This morning, I was ready to strain out the kefir grains, and sample the kefir. Some writers warn to uses a very fine, non-metalic strainer. This is to avoid losing the very small kefir grains. I used a fine stainless steel strainer, and found that nothing really got through, so I switched to a coarser stainless steel strainer, and still had to shake the mixture about a bit in the strainer to get out the liquid. With that, I started up a new batch of kefir in a clean glass jar. My one concern is that it appears I have to give considerably more attention to care and feeding of kefir than I do for yogurt.

I sampled my first kefir this morning. A half cup, to make sure that any digestive surprises it gave me were minimized. ;-) It was a bit sour, as expected. I added a little bit of sweetener, and found it crossed the line into too sweet very quickly, so I will have to watch for that in the future. It was also slightly gritty, as predicted by Dom above, considering I fermented at about 66 deg F. I'm hoping for a creamier product when it gets warmer. And there was that tail of fizzy flavor that I recall from commercial kefir and kombucha.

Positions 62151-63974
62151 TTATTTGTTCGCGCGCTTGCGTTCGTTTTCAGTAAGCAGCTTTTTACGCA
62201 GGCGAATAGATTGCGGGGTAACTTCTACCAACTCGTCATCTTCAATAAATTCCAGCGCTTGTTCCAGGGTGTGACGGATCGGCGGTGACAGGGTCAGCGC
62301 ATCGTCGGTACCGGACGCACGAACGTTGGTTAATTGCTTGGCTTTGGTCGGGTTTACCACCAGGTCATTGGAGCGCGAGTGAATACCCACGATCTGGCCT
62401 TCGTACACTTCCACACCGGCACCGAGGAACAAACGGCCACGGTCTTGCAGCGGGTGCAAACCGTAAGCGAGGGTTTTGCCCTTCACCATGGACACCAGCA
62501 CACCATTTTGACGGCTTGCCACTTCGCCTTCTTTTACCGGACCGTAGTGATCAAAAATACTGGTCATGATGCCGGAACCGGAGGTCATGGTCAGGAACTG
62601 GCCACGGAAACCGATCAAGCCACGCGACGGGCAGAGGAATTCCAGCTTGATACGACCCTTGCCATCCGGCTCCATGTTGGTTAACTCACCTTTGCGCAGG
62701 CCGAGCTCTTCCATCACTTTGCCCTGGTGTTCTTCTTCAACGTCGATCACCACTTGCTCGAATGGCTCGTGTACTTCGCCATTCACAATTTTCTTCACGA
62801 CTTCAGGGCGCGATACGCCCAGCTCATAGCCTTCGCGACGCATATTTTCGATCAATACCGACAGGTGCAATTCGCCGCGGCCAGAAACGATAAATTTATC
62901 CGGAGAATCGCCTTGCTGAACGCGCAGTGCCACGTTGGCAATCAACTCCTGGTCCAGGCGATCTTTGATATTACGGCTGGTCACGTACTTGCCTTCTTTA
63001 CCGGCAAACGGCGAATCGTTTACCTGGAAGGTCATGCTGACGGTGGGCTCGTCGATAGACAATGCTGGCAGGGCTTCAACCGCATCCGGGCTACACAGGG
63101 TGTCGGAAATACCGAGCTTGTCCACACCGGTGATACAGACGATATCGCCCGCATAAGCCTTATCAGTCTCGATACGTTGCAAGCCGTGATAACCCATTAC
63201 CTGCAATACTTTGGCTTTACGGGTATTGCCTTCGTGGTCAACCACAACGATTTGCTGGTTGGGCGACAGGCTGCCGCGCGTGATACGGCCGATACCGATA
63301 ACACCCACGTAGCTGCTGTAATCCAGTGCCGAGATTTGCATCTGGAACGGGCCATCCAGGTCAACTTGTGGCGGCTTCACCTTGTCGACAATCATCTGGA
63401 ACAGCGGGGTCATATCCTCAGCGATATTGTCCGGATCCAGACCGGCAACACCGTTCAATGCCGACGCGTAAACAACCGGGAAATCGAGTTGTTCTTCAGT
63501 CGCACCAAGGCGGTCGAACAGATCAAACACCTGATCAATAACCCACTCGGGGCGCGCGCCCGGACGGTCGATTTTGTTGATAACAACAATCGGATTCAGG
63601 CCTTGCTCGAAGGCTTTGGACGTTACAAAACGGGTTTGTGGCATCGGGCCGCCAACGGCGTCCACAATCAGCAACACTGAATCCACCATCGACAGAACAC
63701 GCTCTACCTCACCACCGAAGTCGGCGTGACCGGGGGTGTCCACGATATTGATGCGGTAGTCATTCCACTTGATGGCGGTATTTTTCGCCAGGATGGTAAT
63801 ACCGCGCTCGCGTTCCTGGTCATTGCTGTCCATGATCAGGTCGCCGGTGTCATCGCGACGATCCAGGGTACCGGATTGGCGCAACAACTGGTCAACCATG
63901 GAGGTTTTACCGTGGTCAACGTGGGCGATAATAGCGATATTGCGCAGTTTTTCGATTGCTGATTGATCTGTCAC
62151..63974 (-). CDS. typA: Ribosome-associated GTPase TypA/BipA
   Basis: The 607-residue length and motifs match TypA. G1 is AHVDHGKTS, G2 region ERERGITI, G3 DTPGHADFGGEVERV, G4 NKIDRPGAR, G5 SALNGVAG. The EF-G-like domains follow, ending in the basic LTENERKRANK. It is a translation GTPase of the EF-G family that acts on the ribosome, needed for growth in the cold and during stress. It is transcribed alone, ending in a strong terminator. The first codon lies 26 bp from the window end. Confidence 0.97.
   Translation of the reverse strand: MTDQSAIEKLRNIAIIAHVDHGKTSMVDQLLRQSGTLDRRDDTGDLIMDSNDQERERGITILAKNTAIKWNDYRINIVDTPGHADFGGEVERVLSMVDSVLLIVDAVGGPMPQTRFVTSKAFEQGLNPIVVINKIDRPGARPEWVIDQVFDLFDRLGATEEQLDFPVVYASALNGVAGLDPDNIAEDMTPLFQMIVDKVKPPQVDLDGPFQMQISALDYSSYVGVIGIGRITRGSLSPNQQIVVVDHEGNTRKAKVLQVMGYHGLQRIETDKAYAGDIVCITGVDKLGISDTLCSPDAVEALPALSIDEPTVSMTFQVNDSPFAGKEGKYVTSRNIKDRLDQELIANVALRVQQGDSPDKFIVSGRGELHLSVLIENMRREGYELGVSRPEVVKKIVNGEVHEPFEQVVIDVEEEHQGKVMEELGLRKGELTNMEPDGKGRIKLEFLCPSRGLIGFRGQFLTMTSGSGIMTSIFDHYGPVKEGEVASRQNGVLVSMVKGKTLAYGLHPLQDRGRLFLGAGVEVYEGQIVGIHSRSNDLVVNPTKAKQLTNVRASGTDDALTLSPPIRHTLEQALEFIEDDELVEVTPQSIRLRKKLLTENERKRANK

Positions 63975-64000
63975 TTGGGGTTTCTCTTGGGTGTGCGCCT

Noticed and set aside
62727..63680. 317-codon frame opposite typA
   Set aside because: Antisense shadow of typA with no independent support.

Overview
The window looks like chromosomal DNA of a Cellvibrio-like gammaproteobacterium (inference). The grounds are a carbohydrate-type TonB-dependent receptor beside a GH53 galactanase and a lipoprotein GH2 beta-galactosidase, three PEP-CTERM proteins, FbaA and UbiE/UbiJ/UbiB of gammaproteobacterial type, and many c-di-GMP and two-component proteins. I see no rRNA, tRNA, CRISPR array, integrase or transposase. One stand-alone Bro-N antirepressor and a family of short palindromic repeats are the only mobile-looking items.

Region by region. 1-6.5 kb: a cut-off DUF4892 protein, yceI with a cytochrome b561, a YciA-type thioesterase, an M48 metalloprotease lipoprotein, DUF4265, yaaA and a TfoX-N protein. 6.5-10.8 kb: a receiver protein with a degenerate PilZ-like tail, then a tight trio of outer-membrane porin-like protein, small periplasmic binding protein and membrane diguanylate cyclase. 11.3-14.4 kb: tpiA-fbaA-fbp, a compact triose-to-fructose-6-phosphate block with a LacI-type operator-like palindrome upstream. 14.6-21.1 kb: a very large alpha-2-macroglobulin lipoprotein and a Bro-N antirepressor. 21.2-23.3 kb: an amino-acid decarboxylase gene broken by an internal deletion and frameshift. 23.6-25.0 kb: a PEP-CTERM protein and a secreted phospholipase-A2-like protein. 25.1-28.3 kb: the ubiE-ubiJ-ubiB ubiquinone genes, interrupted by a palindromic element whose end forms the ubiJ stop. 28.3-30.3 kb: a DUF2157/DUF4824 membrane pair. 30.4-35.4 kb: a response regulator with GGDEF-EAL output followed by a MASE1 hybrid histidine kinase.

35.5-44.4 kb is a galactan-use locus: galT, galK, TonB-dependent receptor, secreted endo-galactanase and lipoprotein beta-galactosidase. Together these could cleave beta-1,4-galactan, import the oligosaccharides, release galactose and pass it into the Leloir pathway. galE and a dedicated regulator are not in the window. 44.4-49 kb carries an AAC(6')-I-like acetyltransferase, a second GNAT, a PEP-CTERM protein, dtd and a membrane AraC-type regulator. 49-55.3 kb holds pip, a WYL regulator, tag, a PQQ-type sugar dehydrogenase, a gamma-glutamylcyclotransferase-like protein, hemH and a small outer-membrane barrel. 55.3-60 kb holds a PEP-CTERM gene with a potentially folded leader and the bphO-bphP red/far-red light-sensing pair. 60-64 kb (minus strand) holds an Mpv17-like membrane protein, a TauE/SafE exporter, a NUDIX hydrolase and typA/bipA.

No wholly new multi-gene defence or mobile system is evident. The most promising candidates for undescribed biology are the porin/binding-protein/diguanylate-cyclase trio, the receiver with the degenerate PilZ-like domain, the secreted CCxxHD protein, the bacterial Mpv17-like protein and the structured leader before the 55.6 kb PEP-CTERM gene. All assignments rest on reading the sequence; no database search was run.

The other notable from the experiences is that after drinking the kefir, all hunger vanished, and it was another three hours before hunger distracted me again.

Fermented foods, part 1

Some time back, here or on some other blog, I talked about how easy it is to make yogurt.
See here, and here.
I've got my system down pretty well now. I still have my 1qt Salton yogurt maker.


  • a little less than 1 qt milk, skim, low fat, whole, or supplemented with half and half, depending on taste
  • 1/2 to 1 cup of dry milk powder
  • 1/8 tsp stevia powder (optional, or substitute your preferred non-sugar sweetener)
  • 1-2 tbs plain yogurt
  1. In a glass or stainless steel container mix together milk, dry milk powder, stevia
  2. Place container in a water bath maintained at a slightly less than a simmer, with a digital probe thermometer in the milk
  3. Maintain milk at 180 deg F for 30 min, or 190 deg F for 10 minutes. Don't let it get to 200 deg F.
  4. Remove from water bath, and cool back down to under 115 deg F. 
  5. Mix in yogurt.
  6. Place mixture in container in yogurt maker (following manufacturer's instructions) for 4-12 hours, depending on how you like it.
Some notes on this:
  • I add the dry milk powder because it makes for a thicker, more custardy yogurt